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3 near-future solutions of AI ecommerce

The ecommerce industry produces vast amounts of data, which has had companies, merchants and distributors scrambling for Big Data solutions to make their data more valuable to their business. Despite so many new mainstream intelligence solutions, Big Data can still be a blessing or a curse, depending on how you use it. The AI revolution aims to make it easier than ever to get the most of your ecommerce data, with intelligent, deep learning technologies.

Marketers have already jumped on some major AI innovations for powering their data-driven, ecommerce activities. These technologies have the ability to make customers journeys ultra-personalised and help optimise online processes to be much more efficient than before, making some ecommerce activities fully automated. This all adds up to making online purchases easier, more efficient, more engaging, and more adjusted to personal needs – at every stage of the decision-making process.

#1 Product searching – algorithms that recognise images
Have you ever seen something that you wanted to buy, but had no idea where to find it? Whether it’s online in a video, or a stranger in real life – there’s not much you could do to search for the product.

Image recognition has been around for a long time, but artificial intelligence is finally making it mainstream and acutely powerful. AI-based image recognition is making it possible to snap a photo with your smartphone and get the information about the product, e-shop, and price, offering the exact match with the one in the photo.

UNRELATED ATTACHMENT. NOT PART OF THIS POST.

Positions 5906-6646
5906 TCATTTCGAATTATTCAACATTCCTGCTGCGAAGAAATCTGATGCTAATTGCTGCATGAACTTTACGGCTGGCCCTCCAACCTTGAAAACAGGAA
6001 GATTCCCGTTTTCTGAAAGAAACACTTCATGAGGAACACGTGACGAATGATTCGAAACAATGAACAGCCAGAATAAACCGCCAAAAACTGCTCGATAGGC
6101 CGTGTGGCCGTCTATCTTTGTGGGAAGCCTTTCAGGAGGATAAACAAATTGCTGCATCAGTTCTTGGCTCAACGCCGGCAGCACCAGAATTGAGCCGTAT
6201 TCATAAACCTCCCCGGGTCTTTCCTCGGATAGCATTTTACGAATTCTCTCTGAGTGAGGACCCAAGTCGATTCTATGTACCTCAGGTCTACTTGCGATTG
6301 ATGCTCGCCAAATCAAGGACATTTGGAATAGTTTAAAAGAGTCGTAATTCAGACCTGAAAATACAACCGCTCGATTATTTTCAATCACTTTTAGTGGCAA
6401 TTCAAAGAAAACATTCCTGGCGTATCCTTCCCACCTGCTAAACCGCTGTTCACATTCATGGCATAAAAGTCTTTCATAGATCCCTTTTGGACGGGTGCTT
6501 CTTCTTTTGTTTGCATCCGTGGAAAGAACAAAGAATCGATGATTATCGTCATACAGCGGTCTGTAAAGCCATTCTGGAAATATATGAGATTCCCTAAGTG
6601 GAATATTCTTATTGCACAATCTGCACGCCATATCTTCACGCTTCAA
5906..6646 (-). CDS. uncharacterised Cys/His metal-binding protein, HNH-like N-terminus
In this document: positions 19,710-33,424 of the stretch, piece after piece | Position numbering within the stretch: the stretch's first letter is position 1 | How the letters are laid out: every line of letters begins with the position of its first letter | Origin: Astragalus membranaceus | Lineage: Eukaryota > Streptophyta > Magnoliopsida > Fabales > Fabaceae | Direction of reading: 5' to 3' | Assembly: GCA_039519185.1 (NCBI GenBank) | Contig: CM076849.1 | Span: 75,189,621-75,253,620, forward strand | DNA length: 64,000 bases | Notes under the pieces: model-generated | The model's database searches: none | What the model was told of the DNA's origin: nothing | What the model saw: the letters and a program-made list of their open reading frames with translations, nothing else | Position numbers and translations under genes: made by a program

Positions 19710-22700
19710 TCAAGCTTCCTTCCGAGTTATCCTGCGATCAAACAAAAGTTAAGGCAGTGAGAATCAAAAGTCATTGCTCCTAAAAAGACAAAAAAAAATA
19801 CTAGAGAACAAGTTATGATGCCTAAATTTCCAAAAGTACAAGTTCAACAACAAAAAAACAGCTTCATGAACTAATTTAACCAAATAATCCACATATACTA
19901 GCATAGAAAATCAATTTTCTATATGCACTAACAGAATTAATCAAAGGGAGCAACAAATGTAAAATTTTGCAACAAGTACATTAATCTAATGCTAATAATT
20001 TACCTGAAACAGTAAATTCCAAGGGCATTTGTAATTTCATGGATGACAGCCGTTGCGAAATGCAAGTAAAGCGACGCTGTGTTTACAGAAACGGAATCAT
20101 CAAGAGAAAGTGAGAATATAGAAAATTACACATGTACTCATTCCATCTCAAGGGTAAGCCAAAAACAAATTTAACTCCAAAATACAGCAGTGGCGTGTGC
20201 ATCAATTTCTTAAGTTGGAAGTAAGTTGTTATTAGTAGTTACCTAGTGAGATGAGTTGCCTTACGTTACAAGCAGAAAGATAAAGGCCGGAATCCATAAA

The first new step in a customer journey can begin with a photo in the way we search, buy or browse products.

Google, Microsoft, Facebook or Yahoo are leaders in the field of making systems that perceive objects better than humans. Google’s Cloud Vision API makes it possible for developers to identify objects in an image, recognise words or text, and even guess what emotion a person in the picture might be experiencing. Microsoft Cognitive Services, in turn, lets you build on top of a collection of visual image recognition APIs, including emotion, celebrity and face detection. Clarifai’s vision APIs help companies organise their content, filter out unsafe user-generated images or videos and make purchasing recommendations based on viewed or taken photos. Yahoo’s open source neural network solution, in turn, can detect images not suitable or safe for work (NSFW), including prohibited or adult pictures, could significantly change the way e-shop runs its activities.

AI image recognition can be extremely useful for the ecommerce industry. Marketplaces, aggregator websites (like price comparison engines) or e-shops which need to moderate millions of pictures can do so automatically. It also opens new avenues for customer experiences, when smartphones and social media are so popular and people produce a huge amount of images and videos related to brands. Deep understanding of that content is an incredibly valuable step towards true personalisation.

#2 Buying decision – technology that makes ultra-precise recommendations
Let’s return back to the topic of customer journey. Say you saw something you wanted to buy in a photo, checked the shop’s website and almost made a purchase. Something interrupted you, or you had doubts, insufficient funds, etc. It happens a lot to every shopper.